Multimedia Editor | Felipe De La Hoz is a Colombian national studying journalism at the College of Arts and Sciences. Having been born in Colombia and raised in the United States, Mexico and Brazil, Felipe is a trilingual travel aficionado and enjoys working in varied and difficult environments. Apart from his photography, Felipe enjoys investigative reporting and interviews, interviewing the likes of Colombian ex-M-19 guerrilla fighters and controversial politician Jimmy McMillan. He has covered everything from governmental conferences to full-blown riots, as well as portraiture shoots and dining photography. Having worked under Brazilian photojournalists for Reuters and AFP, Felipe hopes to one day work on demanding journalistic projects and contribute to the global news cycle.

AS
Ann Schmidt

News Editor | Ann is a liberal studies sophomore who lived in Florence during her freshman year. She plans on double-majoring in journalism and political science and is always busy. She is constantly making lists and she loves to laugh.

 

DY
Daniel Yeom

Daniel started at the Features desk of WSN last Spring, writing restaurant reviews whilst indulging on free food and consequently getting fat. Last Fall, he was the dining editor, and he this semester he is senior editor. Daniel is in Gallatin (living the dream) studying Food & Travel Narratives, incorporating aspects of Food Studies, Journalism, and Media, Culture, and Communication. He loves food more than life itself.

Hannah Luu

Deputy Multimedia Editor | Hannah Luu is a ridiculously great Deputy Multimedia Editor. She is a sophomore from Northern California. If you think Northern California means San Francisco you might need to closely examine a map. She is passionate about NPR and being half Asian.

CLOSE [x]
  • How to join:

    The Washington Square News holds open weekly budget meetings at its office located at 838 Broadway every Sunday. All are welcome to attend, no matter your background in journalism, writing, or reporting. Specific times for meetings by desk are listed below. If you wish to talk to an editor before you attend, feel free to check out the Staff page.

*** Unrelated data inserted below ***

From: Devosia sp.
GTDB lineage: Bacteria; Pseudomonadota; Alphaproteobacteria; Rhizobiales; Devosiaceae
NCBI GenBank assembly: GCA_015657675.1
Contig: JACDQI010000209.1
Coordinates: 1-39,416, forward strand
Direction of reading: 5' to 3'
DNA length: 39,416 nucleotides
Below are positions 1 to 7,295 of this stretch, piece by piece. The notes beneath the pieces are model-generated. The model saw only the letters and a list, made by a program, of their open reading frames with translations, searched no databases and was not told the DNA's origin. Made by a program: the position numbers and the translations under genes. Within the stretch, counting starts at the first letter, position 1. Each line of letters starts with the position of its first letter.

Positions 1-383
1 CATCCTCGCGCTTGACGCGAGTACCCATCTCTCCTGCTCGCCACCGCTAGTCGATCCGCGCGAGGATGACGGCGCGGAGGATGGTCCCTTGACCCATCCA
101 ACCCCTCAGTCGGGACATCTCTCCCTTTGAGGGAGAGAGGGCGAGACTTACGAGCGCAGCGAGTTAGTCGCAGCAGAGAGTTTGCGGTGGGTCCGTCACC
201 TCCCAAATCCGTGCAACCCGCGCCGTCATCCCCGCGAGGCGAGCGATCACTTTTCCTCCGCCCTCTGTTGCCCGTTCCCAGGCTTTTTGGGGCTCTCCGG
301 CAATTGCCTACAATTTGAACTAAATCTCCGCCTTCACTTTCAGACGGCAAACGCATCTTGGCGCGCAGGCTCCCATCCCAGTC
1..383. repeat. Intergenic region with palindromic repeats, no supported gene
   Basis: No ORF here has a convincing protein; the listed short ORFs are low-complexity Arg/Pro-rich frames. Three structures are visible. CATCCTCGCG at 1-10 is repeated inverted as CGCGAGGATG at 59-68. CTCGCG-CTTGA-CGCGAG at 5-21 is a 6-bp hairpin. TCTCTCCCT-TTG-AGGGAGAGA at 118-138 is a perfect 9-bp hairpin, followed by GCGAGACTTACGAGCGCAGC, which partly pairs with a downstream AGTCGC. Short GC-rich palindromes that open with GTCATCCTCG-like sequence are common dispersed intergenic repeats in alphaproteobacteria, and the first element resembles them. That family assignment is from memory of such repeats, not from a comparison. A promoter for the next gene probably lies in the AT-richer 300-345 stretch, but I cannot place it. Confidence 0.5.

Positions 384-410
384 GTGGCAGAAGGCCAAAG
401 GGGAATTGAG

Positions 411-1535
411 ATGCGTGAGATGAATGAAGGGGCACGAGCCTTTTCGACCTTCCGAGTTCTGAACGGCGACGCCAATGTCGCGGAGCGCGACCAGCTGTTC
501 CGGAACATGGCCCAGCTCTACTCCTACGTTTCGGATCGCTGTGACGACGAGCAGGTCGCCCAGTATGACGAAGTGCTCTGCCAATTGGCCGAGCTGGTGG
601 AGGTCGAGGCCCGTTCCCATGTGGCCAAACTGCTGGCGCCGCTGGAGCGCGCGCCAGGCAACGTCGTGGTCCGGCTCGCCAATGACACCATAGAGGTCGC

NEWS FEATURES MULTIMEDIA SPORTS ARTS OPINION
    5 P.M. 6 P.M. 6 P.M. 6:30 P.M. 6:30 P.M. 7 P.M.

    Applying for an editor position: Applications for editor positions during the fall or spring semesters are available twice each academic year and can be found here when posted. Applications for the Fall 2012 semester are closed, but check back for Spring 2013. Those who wish to apply are urged to publish pieces in the newspaper and contact current editors for shadowing.

    History of the Washington Square News:

    The Washington Square News is the official daily student newspaper of New York University and serves the NYU, Greenwich Village, and East Village communities. Founded as an independent newspaper in 1973, the WSN allows its undergraduate writers and photographers to cover campus and city news and continues to grow its strong body of award-winning journalists and photographers.

  • The WSN has a circulation of about 60,000 and can be found in over a hundred purple bins distributed throughout campus. It is published Monday through Thursday during the fall and spring semesters and online on Friday, with additional special issues published in the summer. The newspaper recently revamped its website during the Fall 2012 semester.

    Like few campus newspapers in the country, the paper is editorially and financially independent from the university and is solely responsible for selling advertisements to fund its production. The WSN, including its senior staff, is run solely by current undergraduate students and the business-division is largely student-operated as well.

    A Board of Directors comprised of alumni, NYU professors and working news media professionals serves as advisors to the paper. Board members have no control in the WSN's editorial policy or newsroom operations. Alumni of the newspaper are established and leading journalists in such news organizations as The New York Times, The Wall Street Journal, NBC news, ABC news, Fox News, and USA Today.

    Next